"It's Uncle Joe's money?" Orlando asked in the 2002 conversation, recorded by the FBI.
"Yeah," Canalichio said.
Federal prosecutors on Friday played that tape - and a handful of others - in a bid to persuade jurors that even the smaller loans were part of a larger organized gambling, extortion and loan-shark racket controlled by Ligambi and his associates, and that the money flowed up.
The testimony came on the second day of Orlando's coming out as a government cooperator at the trial for Ligambi, Canalichio and five others. It was also his first day of cross-examination, and the lawyers pounced.
Under questioning from Ligambi's lawyer, Orlando conceded he was never beaten over his mounting debt, and that he never saw Canalichio or others on trial beat someone else who owed them money. He also agreed that tough talk and name-dropping is routine in South Philly, the false currency that people trade to get things done.
The lawyer, Edwin Jacobs, Jr., suggested that Orlando deliberately inserted Ligambi's name into the conversation that day, when Canalichio could have been referring to someone else named Joey.
"You were a cooperating witness for the government, and you knew darn well what they were trying to do was get something on tape that implicated Joe Ligambi," Jacobs asserted.
Orlando denied it.
"I was not instructed to use his name, Uncle Joe," he said "That's not true."
Often looking toward the defendants, Orlando, 45, has portrayed himself as tortured over the decision to cooperate.
Canalichio, he said, was "a dear friend." Reputed underboss Joseph "Mousie" Massimino had his utmost respect, "treated me very well" and may have intervened to keep one particularly aggressive loan shark off his back.
But Orlando told jurors he felt like he had no choice after learning in 2001 that his half-brother had been wearing a wire and gathering evidence against mobsters, including when he paid off some of Orlando's debts.
The defense lawyers have argued the case is built on fabrications from criminals trying to save themselves.
At the time he began cooperating, Orlando owed thousands of dollars to several sharks, loaned at 30 percent interest that compounded weekly.
"One of the reasons you had debt was because you're a complete gambling degenerate, isn't that right?" said Canalichio's lawyer, Maggie Gross, delivering a point Orlando didn't contest.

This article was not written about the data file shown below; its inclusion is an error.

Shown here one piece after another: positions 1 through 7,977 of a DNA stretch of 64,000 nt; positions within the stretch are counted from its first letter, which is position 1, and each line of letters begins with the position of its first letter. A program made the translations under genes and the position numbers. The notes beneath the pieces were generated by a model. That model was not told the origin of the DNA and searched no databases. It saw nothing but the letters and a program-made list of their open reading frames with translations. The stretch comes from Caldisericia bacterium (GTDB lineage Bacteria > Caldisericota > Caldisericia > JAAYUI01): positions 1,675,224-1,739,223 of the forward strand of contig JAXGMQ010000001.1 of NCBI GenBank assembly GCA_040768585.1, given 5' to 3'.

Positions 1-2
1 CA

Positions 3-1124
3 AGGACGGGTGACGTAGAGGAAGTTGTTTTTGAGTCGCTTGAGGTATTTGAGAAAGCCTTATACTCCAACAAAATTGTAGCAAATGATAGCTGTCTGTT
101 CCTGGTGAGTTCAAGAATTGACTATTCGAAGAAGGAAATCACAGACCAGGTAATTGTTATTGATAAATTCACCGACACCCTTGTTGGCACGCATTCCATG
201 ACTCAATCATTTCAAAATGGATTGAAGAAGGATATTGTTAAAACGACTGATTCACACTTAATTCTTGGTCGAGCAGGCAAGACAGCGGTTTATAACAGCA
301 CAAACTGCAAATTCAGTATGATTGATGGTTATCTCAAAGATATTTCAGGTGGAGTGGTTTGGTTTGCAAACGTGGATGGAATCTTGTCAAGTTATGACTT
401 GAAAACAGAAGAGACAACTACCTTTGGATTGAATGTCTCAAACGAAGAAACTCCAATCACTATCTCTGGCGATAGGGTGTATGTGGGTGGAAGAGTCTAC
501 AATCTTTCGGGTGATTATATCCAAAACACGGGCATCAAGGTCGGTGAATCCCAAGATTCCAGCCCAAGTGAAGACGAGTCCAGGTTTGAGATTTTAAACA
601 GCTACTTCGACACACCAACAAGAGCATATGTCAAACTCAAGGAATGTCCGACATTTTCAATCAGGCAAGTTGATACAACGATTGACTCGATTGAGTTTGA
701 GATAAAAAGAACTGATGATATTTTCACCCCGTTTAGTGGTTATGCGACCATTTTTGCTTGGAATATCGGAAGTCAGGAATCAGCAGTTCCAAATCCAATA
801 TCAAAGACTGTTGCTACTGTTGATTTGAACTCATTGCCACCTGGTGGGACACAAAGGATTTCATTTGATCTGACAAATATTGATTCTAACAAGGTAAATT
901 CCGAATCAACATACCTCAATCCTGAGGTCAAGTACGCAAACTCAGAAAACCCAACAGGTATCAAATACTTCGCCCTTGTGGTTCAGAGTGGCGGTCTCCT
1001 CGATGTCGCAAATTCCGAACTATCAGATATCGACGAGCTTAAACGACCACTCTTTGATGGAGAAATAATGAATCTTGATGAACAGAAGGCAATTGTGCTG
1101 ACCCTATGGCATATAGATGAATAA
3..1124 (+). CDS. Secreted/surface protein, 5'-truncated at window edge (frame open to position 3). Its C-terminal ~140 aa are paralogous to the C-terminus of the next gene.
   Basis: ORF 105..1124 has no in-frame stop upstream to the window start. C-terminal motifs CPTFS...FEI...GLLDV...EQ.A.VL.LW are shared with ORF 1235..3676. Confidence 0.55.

Jacobs noted that Orlando had admitted staging a fake auto accident, running a credit scam, selling drugs and robbing a drug dealer - but that none of the proceeds went to the defendants who prosecutors contend controlled South Philadelphia crime.
He parsed the plea agreement, one that Orlando signed with prosecutors after being charged in the credit scheme almost a decade ago. He faced up to 16 months in prison under federal sentencing guidelines, but ended up getting probation.
"The bottom line is that for the bank fraud, drug dealing, the robbery, bogus auto accidents . . . The total time you did in jail is what, zero? Not a day in jail?" Jacobs asked.
"I put my life at risk just wearing a wire," Orlando said. "I put my life at risk here today testifying. That's enough to do. For the rest of my life I have to look over my shoulder."
"But not one day in jail, right?" Jacobs shot back.
"Not one day in jail," Orlando conceded, "but maybe a bullet in my head someday."
Orlando has spent nearly a decade in the witness protection program. He said he is married with children and a steady job in another state.
"Can you ever come back to Philadelphia?" Assistant U.S. Attorney John Han asked.
"Absolutely not," Orlando said. "What I'm doing here today will be my death sentence."
His testimony is scheduled to resume Tuesday.
Contact John P. Martin at 215-854-4774, at email@example.com, or follow @JPMartinInky on Twitter.